There will be vastly more winners than losers but the winners will be an amorphous and disaggregated mass with little political clout while the losers will powerful and well organised companies with major stakes in the status quo. This is a daunting prospect for politicians in today’s headline driven politics. The result will be to intensify their normal reluctance to act decisively on difficult and complex problems. Thus the dominant mode of the political response to climate change will be to prevaricate for as long as possible and then to panic. Long periods of glacial policy making will be interrupted from time to time as events – new science, extreme weather events, charismatic leaders – occur that precipitate spasms of rapid response.

This will make the already difficult task of forecasting carbon prices even more difficult. The early days of any new market are inevitably accompanied by price volatility as traders learn to make sound judgements. This is already clear from the short history of the current carbon market. It would be difficult enough to judge accurately the impact of climate policy on carbon prices if the policy context was mature and stable. But that context is neither mature nor stable.

Compounding the difficulty is the task of evaluating a completely new dimension of political risk. There are no tried and tested methodologies for assessing the likelihood of international agreements being reached. How is the willingness of the EU countries to continue with its present climate policy suite if there is no agreement to a ‘global deal’ in Copenhagen to be factored into the carbon price to be used to today in making a several billion dollar investment with a thirty year life? Clearly, if climate policies are successful, the volatility of carbon prices will decline. But how do you tell the difference between a world of policy success and one of policy failure?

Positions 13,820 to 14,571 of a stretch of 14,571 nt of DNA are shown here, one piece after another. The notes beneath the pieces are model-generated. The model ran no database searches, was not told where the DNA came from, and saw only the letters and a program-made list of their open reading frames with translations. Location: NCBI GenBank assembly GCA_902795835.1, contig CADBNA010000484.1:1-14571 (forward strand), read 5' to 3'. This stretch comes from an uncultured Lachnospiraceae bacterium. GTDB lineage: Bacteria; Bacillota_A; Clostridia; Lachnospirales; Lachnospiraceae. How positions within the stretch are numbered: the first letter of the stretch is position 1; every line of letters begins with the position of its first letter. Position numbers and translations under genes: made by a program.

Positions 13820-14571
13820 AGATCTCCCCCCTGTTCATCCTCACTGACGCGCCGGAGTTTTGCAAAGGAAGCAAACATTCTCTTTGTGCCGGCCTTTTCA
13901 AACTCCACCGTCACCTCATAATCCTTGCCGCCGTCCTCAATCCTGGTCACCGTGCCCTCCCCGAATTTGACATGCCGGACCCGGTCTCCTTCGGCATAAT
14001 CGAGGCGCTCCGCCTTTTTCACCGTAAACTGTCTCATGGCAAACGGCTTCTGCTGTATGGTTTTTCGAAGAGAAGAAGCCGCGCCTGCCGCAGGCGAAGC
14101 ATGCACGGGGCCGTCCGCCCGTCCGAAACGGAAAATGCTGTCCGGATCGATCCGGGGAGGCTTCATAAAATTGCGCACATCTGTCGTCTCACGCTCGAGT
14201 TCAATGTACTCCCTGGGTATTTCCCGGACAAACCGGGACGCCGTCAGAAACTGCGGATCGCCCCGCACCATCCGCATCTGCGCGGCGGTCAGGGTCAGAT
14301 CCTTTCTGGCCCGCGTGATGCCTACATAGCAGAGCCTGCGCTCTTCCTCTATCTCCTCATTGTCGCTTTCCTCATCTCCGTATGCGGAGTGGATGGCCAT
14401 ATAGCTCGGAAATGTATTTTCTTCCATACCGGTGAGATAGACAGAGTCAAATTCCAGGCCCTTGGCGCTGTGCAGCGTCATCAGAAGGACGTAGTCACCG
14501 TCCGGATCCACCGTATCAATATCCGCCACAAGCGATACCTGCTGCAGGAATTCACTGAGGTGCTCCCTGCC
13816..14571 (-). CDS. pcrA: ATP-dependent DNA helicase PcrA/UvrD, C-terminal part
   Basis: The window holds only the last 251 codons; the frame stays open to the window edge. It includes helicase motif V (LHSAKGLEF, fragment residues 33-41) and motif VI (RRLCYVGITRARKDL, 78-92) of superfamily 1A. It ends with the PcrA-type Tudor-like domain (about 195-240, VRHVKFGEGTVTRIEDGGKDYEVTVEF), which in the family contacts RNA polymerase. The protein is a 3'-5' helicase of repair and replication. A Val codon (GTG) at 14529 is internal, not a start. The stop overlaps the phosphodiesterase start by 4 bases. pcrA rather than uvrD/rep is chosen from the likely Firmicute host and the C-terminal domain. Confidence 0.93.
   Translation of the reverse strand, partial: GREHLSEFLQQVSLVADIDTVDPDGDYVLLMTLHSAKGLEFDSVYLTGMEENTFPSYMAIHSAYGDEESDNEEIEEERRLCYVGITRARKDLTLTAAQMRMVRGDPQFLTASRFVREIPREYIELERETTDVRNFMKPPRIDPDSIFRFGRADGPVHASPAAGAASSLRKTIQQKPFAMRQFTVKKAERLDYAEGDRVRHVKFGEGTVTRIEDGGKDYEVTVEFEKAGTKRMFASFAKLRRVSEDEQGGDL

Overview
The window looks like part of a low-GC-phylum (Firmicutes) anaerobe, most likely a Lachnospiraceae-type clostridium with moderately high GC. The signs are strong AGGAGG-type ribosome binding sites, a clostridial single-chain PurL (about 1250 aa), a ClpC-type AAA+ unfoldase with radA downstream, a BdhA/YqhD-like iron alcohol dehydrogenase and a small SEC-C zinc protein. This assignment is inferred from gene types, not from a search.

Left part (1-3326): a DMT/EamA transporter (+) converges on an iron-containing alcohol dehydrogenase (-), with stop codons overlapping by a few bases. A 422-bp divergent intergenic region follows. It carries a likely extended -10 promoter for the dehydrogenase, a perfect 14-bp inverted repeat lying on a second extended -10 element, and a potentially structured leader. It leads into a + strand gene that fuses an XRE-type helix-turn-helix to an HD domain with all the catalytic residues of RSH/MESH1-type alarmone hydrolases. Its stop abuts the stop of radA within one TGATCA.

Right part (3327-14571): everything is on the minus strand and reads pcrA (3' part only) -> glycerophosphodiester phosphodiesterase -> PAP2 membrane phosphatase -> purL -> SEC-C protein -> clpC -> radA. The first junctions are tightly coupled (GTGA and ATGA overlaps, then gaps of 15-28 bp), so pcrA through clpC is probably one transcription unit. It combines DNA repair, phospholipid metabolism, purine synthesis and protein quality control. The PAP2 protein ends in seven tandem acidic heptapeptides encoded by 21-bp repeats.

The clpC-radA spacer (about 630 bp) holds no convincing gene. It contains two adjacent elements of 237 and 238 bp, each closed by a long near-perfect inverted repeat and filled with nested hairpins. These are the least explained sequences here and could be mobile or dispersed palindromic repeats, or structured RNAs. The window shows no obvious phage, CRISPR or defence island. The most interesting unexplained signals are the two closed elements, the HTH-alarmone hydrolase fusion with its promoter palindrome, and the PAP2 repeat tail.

It is difficult to see the scale and speed of the transformational energy investments necessary to meet the climate challenge being made in the face of a carbon price that is so uncertain – and potentially has no yet discernible upper limit – and so volatile. As this becomes more apparent and the pressure on governments to act increases, there will be an increasing likelihood that governments will look to other policy measures to address the problem without worrying over much about what that does to the carbon price.

Forests provide early illustration of the kind of tensions that could emerge. Conservationists concerned to preserve tropical forests for their biodiversity have been quick to spot the potential to create an economic value in keeping the forest standing by marketing carbon credits based on avoided emissions if the forest is cut. They have argued that the climate policy regime should allow these credits to be traded. This has led others to fear that the scale of credits thus made available would so depress the carbon price as to make it useless for driving low carbon investment in the energy sector.

All of these considerations and more will be in the melting pot in Copenhagen at the end of next year. It is not at all clear, even before the current chaos in the international financial system, that the political conditions for a successful ‘global deal’ were present. Normally, international treaties are outputs from political agreements not inputs to them. In this case we seem to have reversed the process and are hoping that the need to make a deal will generate the political conditions for agreement. Whatever the prospects were before the financial chaos began, they have not been improved by it.

No leader will want to leave Copenhagen without having saved the world so agreement will be declared whatever actually happens. Whether this will amount to the differentially interpretable text we have seen emerging from recent G8 meetings or to something closer to a substantive agreement remains to be seen. All negotiations become hugely disorderly in the end game. Copenhagen will be no exception. The biggest risk is that in the confusion there will be a failure to agree a second commitment period for the Kyoto Protocol or an exact equivalent. Should this happen, it will be the carbon market  that will quickly cut through the spin to reveal, via the post-2012 carbon price, what really happened in the politics.